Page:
Into The Abyss:
A Personal Journey into the World of Street Gangs

by Mike Carlie, Ph.D.        
Copyright
2002
Michael K. Carlie
Continually updated.

~ Table of Contents ~
Home | Foreword | Preface | Orientation

What I Learned | Conclusions
End Note |
Solutions
Resources
| Appendix
Site Map / Contents
| New Research

Up-To-Date Gang-Related News


Part 12a:
Crimes Gang Members Commit

According to a recent longitudinal, multi-city study conducted on behalf of the Office of Juvenile Justice and Delinquency Prevention, "...being a member of a gang increases the rate of involvement in a variety of deviant behaviors over and above the impact of having delinquent peers." (Gang Membership, Delinquent Peers, and Delinquent Behavior, 1998, page)

Field Note: I asked a federal prison warden what he thought about the gang situation in the United States. He said "Look at our president [Clinton]. Here's the leader of our country, he's morally bankrupt and he's still in office! Why? Because the economy has been strong while he's served as president. What does that tell you about us as a people? Material wealth is more important than values and morals.   

"Apparently, when faced with a choice between inappropriate sexual relations with a student intern and material gains, material concerns outweigh moral concerns. That's what it communicates ... to everyone - children, adults ... everyone. I think that's an expression or sign of where we are as a culture and it's sad. What's wrong with a ghetto child selling drugs to make money if the president can get away with what he did?!"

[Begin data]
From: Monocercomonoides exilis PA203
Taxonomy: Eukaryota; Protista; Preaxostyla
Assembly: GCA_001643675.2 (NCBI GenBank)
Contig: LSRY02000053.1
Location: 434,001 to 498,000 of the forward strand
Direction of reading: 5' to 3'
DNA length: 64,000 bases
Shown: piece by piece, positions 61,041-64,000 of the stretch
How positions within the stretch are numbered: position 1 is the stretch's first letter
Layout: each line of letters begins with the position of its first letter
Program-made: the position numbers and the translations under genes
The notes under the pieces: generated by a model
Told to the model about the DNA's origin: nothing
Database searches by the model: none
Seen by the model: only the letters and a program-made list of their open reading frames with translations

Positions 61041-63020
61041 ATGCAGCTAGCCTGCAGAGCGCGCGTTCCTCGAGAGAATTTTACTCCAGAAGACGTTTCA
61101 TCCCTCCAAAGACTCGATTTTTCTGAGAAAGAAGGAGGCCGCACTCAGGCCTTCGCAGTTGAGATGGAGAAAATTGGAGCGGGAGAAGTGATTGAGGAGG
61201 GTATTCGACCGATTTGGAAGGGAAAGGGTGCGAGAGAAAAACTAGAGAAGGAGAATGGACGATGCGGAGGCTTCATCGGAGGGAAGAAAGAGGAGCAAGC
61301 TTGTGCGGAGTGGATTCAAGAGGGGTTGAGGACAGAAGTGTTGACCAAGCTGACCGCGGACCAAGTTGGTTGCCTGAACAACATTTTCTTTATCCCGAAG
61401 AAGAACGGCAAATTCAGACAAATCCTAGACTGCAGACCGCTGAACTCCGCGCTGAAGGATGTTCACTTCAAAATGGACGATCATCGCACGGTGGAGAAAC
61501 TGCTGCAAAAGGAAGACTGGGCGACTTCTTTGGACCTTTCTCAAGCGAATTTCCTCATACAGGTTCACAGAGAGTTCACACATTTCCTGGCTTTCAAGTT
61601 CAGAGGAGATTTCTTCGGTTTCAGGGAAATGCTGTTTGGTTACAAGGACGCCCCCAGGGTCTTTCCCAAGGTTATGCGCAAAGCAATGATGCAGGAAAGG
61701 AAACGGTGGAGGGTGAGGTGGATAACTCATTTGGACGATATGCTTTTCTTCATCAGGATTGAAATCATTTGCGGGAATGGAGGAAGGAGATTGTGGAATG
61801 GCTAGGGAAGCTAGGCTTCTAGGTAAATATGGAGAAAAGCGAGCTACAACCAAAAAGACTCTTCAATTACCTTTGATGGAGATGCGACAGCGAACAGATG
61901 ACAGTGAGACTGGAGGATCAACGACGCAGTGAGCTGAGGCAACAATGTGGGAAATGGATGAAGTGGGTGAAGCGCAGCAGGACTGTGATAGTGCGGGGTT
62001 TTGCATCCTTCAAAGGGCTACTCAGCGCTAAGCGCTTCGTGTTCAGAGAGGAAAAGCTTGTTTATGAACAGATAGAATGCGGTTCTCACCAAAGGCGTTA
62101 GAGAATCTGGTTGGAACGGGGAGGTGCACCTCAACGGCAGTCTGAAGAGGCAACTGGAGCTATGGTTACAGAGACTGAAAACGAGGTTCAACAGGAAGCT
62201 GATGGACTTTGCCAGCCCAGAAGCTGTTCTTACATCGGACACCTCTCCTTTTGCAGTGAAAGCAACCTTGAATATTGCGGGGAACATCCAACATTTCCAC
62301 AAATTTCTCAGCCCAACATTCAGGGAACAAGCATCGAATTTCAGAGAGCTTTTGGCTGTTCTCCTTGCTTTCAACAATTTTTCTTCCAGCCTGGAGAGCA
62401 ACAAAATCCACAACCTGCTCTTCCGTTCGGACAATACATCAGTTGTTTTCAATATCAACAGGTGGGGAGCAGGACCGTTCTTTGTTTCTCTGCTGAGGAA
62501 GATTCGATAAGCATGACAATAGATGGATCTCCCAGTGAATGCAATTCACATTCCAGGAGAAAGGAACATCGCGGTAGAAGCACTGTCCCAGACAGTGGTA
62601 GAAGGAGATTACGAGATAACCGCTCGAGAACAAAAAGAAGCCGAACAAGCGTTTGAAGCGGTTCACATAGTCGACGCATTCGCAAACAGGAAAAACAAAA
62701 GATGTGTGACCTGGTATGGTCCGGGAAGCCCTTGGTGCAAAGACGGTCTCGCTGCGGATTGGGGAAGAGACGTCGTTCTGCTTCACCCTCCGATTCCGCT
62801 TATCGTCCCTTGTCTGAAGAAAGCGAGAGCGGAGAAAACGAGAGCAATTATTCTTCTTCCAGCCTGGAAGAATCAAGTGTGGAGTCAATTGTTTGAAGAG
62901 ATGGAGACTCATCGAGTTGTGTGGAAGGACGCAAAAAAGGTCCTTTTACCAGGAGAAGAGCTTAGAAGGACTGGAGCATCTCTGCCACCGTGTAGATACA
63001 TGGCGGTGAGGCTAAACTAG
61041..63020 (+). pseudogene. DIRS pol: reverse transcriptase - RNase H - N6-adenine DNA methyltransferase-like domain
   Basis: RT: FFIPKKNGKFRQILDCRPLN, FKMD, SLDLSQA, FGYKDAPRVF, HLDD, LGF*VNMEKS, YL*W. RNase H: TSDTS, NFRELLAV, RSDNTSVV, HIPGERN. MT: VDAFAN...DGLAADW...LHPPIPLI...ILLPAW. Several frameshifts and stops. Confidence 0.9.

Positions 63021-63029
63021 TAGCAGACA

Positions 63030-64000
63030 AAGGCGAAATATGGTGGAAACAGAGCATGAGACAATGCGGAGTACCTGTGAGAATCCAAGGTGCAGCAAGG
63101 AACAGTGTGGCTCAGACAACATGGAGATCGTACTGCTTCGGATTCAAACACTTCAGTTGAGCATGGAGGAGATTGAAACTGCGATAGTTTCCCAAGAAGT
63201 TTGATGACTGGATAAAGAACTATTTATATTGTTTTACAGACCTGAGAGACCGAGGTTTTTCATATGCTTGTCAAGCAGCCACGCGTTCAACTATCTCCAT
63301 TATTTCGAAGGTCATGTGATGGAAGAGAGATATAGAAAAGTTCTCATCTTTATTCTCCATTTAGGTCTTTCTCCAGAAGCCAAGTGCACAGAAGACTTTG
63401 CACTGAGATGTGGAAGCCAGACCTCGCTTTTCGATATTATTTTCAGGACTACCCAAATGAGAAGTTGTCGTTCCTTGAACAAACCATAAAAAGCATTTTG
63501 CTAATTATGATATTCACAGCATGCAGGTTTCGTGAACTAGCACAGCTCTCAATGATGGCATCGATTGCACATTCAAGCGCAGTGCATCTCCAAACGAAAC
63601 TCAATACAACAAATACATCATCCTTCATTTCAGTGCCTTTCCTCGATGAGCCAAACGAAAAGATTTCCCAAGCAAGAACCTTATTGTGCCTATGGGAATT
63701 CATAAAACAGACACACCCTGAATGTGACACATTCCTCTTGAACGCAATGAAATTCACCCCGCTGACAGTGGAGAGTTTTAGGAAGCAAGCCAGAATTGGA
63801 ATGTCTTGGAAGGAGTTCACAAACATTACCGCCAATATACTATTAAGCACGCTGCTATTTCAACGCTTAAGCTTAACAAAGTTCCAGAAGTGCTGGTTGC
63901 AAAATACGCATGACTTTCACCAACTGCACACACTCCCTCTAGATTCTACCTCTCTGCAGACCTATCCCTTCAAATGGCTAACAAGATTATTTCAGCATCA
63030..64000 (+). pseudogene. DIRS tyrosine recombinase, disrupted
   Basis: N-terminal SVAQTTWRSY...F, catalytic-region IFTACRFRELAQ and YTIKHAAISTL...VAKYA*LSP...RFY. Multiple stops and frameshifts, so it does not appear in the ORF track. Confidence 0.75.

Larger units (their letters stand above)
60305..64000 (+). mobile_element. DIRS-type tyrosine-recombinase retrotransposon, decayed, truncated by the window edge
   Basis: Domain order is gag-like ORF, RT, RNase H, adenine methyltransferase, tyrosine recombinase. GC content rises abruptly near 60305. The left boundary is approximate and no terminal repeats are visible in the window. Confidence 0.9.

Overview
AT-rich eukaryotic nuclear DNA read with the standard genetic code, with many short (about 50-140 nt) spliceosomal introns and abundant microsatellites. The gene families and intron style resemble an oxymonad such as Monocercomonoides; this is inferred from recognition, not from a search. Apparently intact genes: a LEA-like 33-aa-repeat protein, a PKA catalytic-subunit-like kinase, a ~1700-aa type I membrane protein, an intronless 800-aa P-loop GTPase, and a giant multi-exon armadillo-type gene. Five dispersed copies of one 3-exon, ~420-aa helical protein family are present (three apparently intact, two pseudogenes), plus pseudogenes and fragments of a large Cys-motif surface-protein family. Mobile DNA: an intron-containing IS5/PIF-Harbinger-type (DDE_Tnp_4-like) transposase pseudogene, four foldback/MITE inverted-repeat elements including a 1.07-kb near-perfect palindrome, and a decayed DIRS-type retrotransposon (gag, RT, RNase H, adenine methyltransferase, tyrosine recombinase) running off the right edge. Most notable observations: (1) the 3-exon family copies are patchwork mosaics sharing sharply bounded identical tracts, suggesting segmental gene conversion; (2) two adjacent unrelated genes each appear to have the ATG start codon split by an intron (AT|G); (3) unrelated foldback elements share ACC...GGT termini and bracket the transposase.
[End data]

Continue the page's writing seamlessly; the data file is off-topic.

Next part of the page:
Gang members commit crimes against members of their own gang, members of rival gangs, and against non-gang members. Depending upon the nature of the gang and the individual members in it, the crimes they commit vary. Drug-oriented gangs commit drug-related crimes. But not all gangs are involved in drugs. They may specialize in the theft of cars or theft from cars, shoplifting, or have no specialty and commit a variety of crimes. According to Egley's (1999) survey of over 3,000 law enforcement agencies in the United States, "Offense types reported to be most prevalent among gang members are larceny/theft, aggravated assault, and burglary/breaking and entering." (Egley, 1999, page)

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bulletGangs and Drug-Related Crimes
bulletGangs and Homicide
bulletInvolvement in Other Crimes

Gangs and Drug-Related Crimes